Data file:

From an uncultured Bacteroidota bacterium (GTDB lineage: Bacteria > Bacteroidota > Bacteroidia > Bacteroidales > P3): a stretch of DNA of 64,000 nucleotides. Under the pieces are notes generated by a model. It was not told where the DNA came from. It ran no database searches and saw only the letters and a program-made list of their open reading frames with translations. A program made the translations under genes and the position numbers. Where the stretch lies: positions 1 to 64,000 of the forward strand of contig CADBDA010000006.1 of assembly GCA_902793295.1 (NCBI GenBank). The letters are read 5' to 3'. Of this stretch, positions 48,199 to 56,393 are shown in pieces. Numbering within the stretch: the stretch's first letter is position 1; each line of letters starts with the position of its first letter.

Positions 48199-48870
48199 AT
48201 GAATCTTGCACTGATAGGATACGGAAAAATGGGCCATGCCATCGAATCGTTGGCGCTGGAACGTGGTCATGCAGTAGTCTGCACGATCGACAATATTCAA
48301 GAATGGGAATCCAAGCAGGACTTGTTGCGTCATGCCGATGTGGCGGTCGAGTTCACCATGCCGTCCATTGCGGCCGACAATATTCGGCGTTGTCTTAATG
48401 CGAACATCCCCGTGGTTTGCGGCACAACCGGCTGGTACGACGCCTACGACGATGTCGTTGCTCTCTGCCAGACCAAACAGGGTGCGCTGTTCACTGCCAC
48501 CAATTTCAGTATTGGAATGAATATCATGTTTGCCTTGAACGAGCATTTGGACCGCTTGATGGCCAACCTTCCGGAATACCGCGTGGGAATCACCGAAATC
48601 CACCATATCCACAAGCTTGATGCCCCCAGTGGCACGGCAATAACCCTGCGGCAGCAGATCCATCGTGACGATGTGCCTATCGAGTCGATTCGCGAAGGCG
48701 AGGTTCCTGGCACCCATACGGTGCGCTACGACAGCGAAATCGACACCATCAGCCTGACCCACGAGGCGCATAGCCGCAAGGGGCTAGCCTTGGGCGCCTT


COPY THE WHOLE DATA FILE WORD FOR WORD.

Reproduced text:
From an uncultured Bacteroidota bacterium (GTDB lineage: Bacteria > Bacteroidota > Bacteroidia > Bacteroidales > P3): a stretch of DNA of 64,000 nucleotides. Under the pieces are notes generated by a model. It was not told where the DNA came from. It ran no database searches and saw only the letters and a program-made list of their open reading frames with translations. A program made the translations under genes and the position numbers. Where the stretch lies: positions 1 to 64,000 of the forward strand of contig CADBDA010000006.1 of assembly GCA_902793295.1 (NCBI GenBank). The letters are read 5' to 3'. Of this stretch, positions 48,199 to 56,393 are shown in pieces. Numbering within the stretch: the stretch's first letter is position 1; each line of letters starts with the position of its first letter.

Positions 48199-48870
48199 AT
48201 GAATCTTGCACTGATAGGATACGGAAAAATGGGCCATGCCATCGAATCGTTGGCGCTGGAACGTGGTCATGCAGTAGTCTGCACGATCGACAATATTCAA
48301 GAATGGGAATCCAAGCAGGACTTGTTGCGTCATGCCGATGTGGCGGTCGAGTTCACCATGCCGTCCATTGCGGCCGACAATATTCGGCGTTGTCTTAATG
48401 CGAACATCCCCGTGGTTTGCGGCACAACCGGCTGGTACGACGCCTACGACGATGTCGTTGCTCTCTGCCAGACCAAACAGGGTGCGCTGTTCACTGCCAC
48501 CAATTTCAGTATTGGAATGAATATCATGTTTGCCTTGAACGAGCATTTGGACCGCTTGATGGCCAACCTTCCGGAATACCGCGTGGGAATCACCGAAATC
48601 CACCATATCCACAAGCTTGATGCCCCCAGTGGCACGGCAATAACCCTGCGGCAGCAGATCCATCGTGACGATGTGCCTATCGAGTCGATTCGCGAAGGCG
48701 AGGTTCCTGGCACCCATACGGTGCGCTACGACAGCGAAATCGACACCATCAGCCTGACCCACGAGGCGCATAGCCGCAAGGGGCTAGCCTTGGGCGCCTT